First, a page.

Training

CONCORD, N.H. (June 2017) – Future In Sight was recently awarded a $5,000 grant from the Bishop’s Charitable Assistance Fund to support the New Hampshire Lives and Thrives Program, which provides critical vision rehabilitation services and offsets the costs of adaptive aids and devices, which do not receive insurance reimbursement.

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CONCORD, NH (May 30, 2017) – To improve access to technology and educational materials available to blind and visually impaired schoolchildren in New Hampshire, the state Department of Education is partnering with Future In Sight, a Concord-based nonprofit that offers therapeutic, educational, and recreational services to sight impaired residents, to help train teachers on new technology and curriculum that can help children learning with sight limitations.

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CONCORD, N.H. (April 20, 2017) – Future In Sight has partnered with Crotched Mountain Foundation’s ATECH Services to run the vision loss education program formerly offered by ATECH Services. The agreement allows Future In Sight to expand the availability of education services for blind and visually impaired children across the state.

Crotched Mountain Foundation will continue to handle the management, finances, and structure of ATECH Services, which provides assistive technology to children and adults with disabilities.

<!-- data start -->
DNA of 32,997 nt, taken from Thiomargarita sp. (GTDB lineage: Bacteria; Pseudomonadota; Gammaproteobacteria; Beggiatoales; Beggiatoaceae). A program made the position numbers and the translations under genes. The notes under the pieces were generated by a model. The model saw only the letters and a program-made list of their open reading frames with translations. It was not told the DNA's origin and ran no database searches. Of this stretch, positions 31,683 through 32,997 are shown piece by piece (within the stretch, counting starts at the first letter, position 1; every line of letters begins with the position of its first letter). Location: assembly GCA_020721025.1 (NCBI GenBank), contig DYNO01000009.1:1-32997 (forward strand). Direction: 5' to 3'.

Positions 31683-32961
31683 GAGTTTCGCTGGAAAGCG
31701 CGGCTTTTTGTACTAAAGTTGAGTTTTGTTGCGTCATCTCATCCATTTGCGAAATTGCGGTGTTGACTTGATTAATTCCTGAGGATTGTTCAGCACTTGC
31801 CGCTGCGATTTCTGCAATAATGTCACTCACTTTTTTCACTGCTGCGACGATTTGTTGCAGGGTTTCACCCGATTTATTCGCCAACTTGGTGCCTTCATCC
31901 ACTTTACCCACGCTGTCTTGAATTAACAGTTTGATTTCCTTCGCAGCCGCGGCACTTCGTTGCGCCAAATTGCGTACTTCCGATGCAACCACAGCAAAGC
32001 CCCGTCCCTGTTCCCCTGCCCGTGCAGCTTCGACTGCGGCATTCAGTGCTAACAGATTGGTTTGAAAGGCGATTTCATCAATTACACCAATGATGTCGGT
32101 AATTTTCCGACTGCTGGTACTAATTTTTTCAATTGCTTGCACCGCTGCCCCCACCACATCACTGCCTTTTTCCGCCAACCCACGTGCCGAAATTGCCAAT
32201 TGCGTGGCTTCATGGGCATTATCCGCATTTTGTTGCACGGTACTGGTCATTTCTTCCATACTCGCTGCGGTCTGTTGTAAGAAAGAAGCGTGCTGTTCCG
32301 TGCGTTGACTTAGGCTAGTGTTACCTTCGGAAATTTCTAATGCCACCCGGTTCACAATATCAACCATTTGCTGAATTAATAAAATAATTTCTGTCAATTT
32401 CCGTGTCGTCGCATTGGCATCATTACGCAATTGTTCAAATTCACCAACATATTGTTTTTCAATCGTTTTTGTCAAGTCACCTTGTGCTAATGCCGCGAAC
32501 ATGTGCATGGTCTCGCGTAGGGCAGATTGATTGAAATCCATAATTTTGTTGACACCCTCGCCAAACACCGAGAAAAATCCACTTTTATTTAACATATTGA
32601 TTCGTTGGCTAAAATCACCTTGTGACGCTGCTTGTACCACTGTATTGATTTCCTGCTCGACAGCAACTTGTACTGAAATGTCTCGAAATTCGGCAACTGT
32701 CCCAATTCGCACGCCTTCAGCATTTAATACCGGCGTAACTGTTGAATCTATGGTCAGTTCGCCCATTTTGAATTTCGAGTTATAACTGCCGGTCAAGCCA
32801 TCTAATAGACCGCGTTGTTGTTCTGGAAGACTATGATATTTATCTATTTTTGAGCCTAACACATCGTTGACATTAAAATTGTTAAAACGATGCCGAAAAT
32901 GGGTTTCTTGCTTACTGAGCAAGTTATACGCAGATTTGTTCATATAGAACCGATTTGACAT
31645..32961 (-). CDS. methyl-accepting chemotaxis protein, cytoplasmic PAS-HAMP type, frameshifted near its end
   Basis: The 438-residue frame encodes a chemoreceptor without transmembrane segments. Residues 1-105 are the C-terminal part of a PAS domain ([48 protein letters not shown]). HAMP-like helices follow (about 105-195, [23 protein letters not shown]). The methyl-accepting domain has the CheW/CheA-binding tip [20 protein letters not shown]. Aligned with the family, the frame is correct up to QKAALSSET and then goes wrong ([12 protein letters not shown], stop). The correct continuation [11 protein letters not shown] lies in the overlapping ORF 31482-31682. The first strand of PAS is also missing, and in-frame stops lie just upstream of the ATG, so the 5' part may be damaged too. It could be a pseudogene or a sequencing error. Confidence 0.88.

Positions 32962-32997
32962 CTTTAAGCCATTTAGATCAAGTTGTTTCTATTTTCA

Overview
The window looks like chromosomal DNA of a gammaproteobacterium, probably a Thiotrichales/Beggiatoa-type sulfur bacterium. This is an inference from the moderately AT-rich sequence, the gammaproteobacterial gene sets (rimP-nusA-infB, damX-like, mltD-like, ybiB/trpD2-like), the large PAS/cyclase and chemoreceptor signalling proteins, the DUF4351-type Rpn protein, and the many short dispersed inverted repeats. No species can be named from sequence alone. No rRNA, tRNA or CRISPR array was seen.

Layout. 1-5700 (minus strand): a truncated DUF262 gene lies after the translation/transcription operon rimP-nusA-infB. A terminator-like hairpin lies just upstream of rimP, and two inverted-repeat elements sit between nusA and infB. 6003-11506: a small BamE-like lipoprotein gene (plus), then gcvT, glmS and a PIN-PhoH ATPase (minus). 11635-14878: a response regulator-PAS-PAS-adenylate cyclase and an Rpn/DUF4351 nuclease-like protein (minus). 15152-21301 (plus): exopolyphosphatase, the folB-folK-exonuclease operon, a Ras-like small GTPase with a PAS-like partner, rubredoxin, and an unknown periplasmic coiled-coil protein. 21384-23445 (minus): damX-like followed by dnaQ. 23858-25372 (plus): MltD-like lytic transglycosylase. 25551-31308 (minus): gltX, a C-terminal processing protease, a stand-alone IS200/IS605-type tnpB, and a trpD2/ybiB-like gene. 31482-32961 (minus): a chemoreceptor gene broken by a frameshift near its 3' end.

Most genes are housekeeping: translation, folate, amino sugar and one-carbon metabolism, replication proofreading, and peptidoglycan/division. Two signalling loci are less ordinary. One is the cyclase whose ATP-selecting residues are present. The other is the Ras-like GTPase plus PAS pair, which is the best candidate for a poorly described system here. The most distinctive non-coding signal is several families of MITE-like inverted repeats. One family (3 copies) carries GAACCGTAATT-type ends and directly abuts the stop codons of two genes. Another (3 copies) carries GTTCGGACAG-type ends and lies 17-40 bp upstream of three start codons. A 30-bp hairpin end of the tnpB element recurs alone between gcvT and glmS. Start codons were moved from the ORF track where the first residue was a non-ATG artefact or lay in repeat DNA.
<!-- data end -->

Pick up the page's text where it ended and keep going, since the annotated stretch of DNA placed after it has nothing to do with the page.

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November 07, 2017
By Future In Sight

CONCORD, N.H. (November 2017) – At the annual meeting of the Board of Directors in October 2017, Randy Pierce, Chairman of the Board announced the nomination of the following individuals to serve as Directors of the Board. 

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Using a Brailler
May 24, 2017
By Future In Sight

The Associated Press recently reported on the educational training currently being provided to inmates at the State of NH women's prison.

CONCORD, N.H. — Inside a prison workshop, several inmates tap away at what look like old typewriters.

The devices are actually Perkins Braillers, which are used to write the code relied upon by many visually impaired people. In a first for New Hampshire's prison system, 14 female inmates are spending much of the year learning Braille, so they can convert restaurant menus, textbooks and novels into Braille.

"To know I could actually do something good for somebody, that is good to know," said Molly Martel, who is in the fifth year of a 20- to 40-year sentence for stabbing a friend to death.

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Using a Brailler

NHPR recently reported on the training provided by Future In Sight to N.H. Voters on the State's accessible voting system, One4All.

CONCORD, N.H. — About 15 people in Concord learned how to use voting technology for the visually impaired at FutureInSight, a local non-profit. 

The system, called One4All, was first used in the 2016 state primary. 

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